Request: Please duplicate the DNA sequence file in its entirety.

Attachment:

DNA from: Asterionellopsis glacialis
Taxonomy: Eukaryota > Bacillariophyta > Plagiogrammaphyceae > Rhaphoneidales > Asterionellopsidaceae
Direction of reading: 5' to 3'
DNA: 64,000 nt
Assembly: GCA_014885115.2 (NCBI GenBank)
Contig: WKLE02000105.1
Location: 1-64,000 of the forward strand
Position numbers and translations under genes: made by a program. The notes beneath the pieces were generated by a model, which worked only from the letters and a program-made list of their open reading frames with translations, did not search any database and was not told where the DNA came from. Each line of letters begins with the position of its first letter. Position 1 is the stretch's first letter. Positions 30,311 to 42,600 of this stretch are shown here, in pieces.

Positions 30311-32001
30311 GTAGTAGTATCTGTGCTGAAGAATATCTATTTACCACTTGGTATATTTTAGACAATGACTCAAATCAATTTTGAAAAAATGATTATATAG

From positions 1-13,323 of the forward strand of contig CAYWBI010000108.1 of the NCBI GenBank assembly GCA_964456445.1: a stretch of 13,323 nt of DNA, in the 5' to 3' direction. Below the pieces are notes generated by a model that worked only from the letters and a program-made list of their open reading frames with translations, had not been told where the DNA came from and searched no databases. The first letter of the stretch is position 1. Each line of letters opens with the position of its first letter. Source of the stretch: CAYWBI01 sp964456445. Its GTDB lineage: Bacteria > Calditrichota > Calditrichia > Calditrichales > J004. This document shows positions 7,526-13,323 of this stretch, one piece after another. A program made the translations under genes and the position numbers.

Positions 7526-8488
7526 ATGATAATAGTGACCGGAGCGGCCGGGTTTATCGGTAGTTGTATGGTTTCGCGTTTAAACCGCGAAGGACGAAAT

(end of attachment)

DNA from: Asterionellopsis glacialis
Taxonomy: Eukaryota > Bacillariophyta > Plagiogrammaphyceae > Rhaphoneidales > Asterionellopsidaceae
Direction of reading: 5' to 3'
DNA: 64,000 nt
Assembly: GCA_014885115.2 (NCBI GenBank)
Contig: WKLE02000105.1
Location: 1-64,000 of the forward strand
Position numbers and translations under genes: made by a program. The notes beneath the pieces were generated by a model, which worked only from the letters and a program-made list of their open reading frames with translations, did not search any database and was not told where the DNA came from. Each line of letters begins with the position of its first letter. Position 1 is the stretch's first letter. Positions 30,311 to 42,600 of this stretch are shown here, in pieces.

Positions 30311-32001
30311 GTAGTAGTATCTGTGCTGAAGAATATCTATTTACCACTTGGTATATTTTAGACAATGACTCAAATCAATTTTGAAAAAATGATTATATAG

From positions 1-13,323 of the forward strand of contig CAYWBI010000108.1 of the NCBI GenBank assembly GCA_964456445.1: a stretch of 13,323 nt of DNA, in the 5' to 3' direction. Below the pieces are notes generated by a model that worked only from the letters and a program-made list of their open reading frames with translations, had not been told where the DNA came from and searched no databases. The first letter of the stretch is position 1. Each line of letters opens with the position of its first letter. Source of the stretch: CAYWBI01 sp964456445. Its GTDB lineage: Bacteria > Calditrichota > Calditrichia > Calditrichales > J004. This document shows positions 7,526-13,323 of this stretch, one piece after another. A program made the translations under genes and the position numbers.

Positions 7526-8488
7526 ATGATAATAGTGACCGGAGCGGCCGGGTTTATCGGTAGTTGTATGGTTTCGCGTTTAAACCGCGAAGGACGAAAT